A Philipsburg-Osceola Area High School track coach is being sued by a former athlete who says the coach jumped up and down on his back during an April 2007 practice and broke one of his vertebrae.
Then-senior Bradley Smith alleges in the lawsuit that he underwent surgery a year and a half later to fuse vertebrae because of the incident, now uses a brace, has no feeling in his left foot, and has “debilitating pain.”
He is suing P-O’s track coach, Douglas Perry, alleging violation of his civil rights and willful misconduct on the part of the coach. He is asking for unspecified monetary damages.
“Bradley Smith was a talented, dedicated and accomplished high school athlete,” his attorney, Andrew Shubin, said, adding that Smith was “a victim of his coach’s dangerous hazing — that a man he trusted, whose job it was to nurture his talent, hurt him, badly and permanently.”
The suit states Perry twice stepped onto Smith’s back April 25, 2007, while he was on the floor doing stretching exercises, then jumped up and down on him.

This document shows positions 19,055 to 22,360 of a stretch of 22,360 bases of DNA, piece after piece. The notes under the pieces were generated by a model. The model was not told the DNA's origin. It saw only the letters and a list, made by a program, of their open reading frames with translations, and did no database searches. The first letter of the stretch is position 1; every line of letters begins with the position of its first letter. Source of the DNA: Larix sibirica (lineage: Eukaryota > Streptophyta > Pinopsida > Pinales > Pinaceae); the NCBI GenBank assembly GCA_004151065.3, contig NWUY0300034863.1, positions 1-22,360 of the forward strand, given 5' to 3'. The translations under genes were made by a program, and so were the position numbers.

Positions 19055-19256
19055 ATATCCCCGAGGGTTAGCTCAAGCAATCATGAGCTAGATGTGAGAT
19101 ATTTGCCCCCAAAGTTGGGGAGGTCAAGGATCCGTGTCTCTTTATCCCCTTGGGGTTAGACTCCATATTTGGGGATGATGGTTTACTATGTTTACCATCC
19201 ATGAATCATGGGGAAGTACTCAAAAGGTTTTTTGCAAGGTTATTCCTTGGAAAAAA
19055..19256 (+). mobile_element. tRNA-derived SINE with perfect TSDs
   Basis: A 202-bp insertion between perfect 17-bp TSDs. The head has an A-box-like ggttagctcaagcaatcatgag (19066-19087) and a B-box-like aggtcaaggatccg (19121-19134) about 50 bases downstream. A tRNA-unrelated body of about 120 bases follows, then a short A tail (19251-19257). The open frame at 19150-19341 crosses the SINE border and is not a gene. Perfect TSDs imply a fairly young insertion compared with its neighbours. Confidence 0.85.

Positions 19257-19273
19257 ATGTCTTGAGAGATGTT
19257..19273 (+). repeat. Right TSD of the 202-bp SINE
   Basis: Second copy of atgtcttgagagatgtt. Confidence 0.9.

The first time it happened, according to the suit, Smith asked Perry to stop, and he did. But then Perry stepped on him a second time, began jumping, and “Smith heard a crack in his back and felt excruciating pain,” the lawsuit states. “The pain was so intense, Smith quit practice, dressed, and went home.”
The acts were “sadistic and shocking to the conscience,” Shubin wrote. The lawsuit states that Perry knew that Smith had a prior back injury, and “had no legitimate pedagogical or other valid school/education- related reason for jumping on Smith’s back.”
It is unknown if state police at Philipsburg investigated the incident, or if a report was ever made.
The school district, through Superintendent W. Charles Young, released a statement saying it is “waiting for the legal process to take its course.” The district is not a defendant in the suit.
Perry, through a district spokesperson, said he didn’t want to comment Thursday.
Shubin said Smith “loved competing for his school,” but now “has trouble walking, sitting and sleeping, much less running or competing.”
The suit says that Smith had three vertebrae fused in November and discs replaced. It also says he is forced to use a walker, crutches, has lost his range of mobility, and can’t bend over or “engage in physical activity other than walking for a limited period of time.”
By Sara Ganim